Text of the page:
In the wake of the killings in Paris, a nation reeling from the attacks came together in an enormous display of solidarity. An estimated 1.5 million people marched through the French capital on Jan. 11, holding signs and singing songs in support of freedom of expression and unity.
World leaders also joined in the demonstrations, linking arms and expressing their condolences for those killed. Millions more joined those in Paris in cities across the country, in what was to be France’s largest demonstrations in recent history. At the day’s end, a staggering total of 3.7 million people were estimated to have taken part in the marches.
Demonstrators wave flags on the monument at the center of Republique Square before the demonstration in Paris, France, on Jan. 11, 2015. (AP Photo/Laurent Cipriani)
People of all walks of life have participated in other protests across the globe to denounce the brutality of Islamic State extremists. The size of the marches has varied from just a few hundred demonstrators to a sea of thousands, but always carried a message of defiance and denunciation.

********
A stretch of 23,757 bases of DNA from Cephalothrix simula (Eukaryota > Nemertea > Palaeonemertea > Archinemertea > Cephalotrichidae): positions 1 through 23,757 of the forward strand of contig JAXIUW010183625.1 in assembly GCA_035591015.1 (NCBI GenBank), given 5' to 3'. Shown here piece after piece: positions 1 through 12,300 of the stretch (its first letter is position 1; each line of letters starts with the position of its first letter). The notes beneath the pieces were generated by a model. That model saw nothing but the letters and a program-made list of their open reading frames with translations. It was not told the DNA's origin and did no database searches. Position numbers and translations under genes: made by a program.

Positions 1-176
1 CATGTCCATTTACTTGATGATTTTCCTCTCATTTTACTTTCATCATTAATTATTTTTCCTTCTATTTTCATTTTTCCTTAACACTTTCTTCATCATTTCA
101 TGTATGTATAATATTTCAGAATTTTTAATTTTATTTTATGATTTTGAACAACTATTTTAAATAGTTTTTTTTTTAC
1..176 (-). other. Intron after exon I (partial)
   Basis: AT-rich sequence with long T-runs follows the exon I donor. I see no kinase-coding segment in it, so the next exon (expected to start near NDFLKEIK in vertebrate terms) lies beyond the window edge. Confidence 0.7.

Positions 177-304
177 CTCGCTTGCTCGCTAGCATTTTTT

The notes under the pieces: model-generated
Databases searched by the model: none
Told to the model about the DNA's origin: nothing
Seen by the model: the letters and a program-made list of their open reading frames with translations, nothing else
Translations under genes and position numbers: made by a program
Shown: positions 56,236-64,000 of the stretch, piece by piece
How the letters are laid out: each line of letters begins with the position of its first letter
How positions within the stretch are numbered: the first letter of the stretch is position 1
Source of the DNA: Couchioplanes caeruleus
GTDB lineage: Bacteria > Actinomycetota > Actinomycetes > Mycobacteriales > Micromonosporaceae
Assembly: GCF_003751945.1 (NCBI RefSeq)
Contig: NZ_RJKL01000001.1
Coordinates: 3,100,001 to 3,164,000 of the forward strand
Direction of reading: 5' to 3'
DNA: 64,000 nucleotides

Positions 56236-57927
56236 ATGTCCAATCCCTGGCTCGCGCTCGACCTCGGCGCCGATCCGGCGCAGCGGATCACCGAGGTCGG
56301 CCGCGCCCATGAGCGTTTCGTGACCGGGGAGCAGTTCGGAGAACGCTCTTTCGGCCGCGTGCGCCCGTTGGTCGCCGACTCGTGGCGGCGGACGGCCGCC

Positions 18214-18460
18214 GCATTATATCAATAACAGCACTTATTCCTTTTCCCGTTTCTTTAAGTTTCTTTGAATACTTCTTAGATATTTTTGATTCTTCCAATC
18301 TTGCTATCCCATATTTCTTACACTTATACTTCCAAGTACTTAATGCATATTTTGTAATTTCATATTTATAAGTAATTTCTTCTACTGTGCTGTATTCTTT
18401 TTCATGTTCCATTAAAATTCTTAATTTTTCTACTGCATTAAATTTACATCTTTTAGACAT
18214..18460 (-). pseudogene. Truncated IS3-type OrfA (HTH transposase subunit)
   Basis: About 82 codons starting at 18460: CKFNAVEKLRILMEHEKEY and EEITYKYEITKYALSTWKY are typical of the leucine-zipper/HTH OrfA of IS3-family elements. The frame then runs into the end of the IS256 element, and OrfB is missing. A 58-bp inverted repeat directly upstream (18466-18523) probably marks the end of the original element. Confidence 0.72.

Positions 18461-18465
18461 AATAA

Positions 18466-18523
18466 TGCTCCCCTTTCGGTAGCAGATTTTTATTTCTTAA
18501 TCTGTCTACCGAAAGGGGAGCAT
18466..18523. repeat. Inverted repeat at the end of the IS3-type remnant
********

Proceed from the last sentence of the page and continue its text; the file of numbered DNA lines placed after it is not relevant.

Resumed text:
In Jordan, a crowd of thousands was joined by Queen Rania in a march in early January after the murder of Muath al-Kaseasbeh. More than 20,000 Kurds in Germany demonstrated against the Islamic State group in October of last year, waving flags in a peaceful protest against the extremists. Hundreds marched through London in the summer of 2014 as well, making their way through the heart of England’s capital in a call for more international aid in the fight against IS.
Jordan's Queen Rania holds a picture of slain Jordanian pilot Lt. Muath al-Kaseasbeh during a march after Friday prayers in Amman, Jordan, on Feb. 6, 2015. (AP Photo/Raad Adayleh)